Matthias Lorenz oral presentation (PB2-Mon4-1-3)
In Situ Sputter Deposition of Molecular Matrix Compounds for ME SIMS
1 University of Tennessee, Knoxville, 1 Bethel Valley Rd MS 6493, TN 37831-6493 Oak Ridge, United States
2 National Physical Laboratory, Hampton Road, TW11 0LW Teddington, United Kingdom
We present an alternative approach for the in situ application of molecular matrices in matrix enhanced secondary ion mass spectrometry (ME SIMS). Our technique can substitute the commonly applied ex situ techniques of wet application from solutions or physical vapor deposition. In situ sputter deposition enables to prevent the direct contact of the sample with liquids such as solvents, and the resulting analyte delocalization. The technique is compatible with sputter erosion for sample clean-up and depth profiling for 3D chemical imaging.
The in situ transfer of intact molecular matrix compounds from an adjacent reservoir for bulk material onto the sample surface is facilitated by the use of gas cluster ion beams for sputter deposition. Beams of these projectile species have been shown to enable the ejection of organic material with a large fraction of intact molecules. They further facilitate a pronounced directed ejection of organic material, which can be utilized for the deposition of the ejected intact molecules on the sample surface, directly in the field of view of a SIMS analysis. Effectively, this is a molecular version of sputter deposition.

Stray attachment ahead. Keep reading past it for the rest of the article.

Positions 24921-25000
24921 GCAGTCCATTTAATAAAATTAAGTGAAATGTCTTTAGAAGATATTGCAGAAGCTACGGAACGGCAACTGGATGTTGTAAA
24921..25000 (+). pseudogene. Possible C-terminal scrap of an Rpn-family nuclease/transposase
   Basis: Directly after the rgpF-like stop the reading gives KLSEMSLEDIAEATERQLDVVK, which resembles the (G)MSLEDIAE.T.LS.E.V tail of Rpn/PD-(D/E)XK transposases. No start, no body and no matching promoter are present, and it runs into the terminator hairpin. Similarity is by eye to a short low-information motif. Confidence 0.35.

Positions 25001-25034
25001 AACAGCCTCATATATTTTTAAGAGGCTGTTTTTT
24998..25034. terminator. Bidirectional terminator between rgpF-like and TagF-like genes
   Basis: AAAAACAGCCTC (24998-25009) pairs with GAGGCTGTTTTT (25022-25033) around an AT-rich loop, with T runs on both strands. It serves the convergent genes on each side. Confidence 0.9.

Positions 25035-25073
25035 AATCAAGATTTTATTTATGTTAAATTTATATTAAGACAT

We demonstrate the technique’s potential to transfer complex organic molecules from the matrix reservoir onto the sample surface. We show the in situ deposition of the established ME SIMS matrix 2,5-dihydroxybenzoic acid, and a correlation of the signal enhancement with the amount of deposited matrix.
We use routine SIMS cryo capabilities for the vacuum introduction of highly volatile compounds and their use as ME SIMS matrices. We show the signal enhancement of the quasimolecular ions of the drug compounds chloroquine, haloperidol, and amiodarone embedded in bovine liver tissue homogenate by deposition of a frozen aqueous solution of formic acid, and 3-nitrobenzonitrile as matrices.
We show the alternating application of matrix sputtering and sample erosion cycles for the controlled in situ application and removal of matrix compounds to enable the multi-modal analysis by SIMS and ME SIMS.
 M. Lorenz, A. G. Shard, J. D. P. Counsell, I. S. Gilmore, J. Phys. Chem. C, 120, 2016, 25317.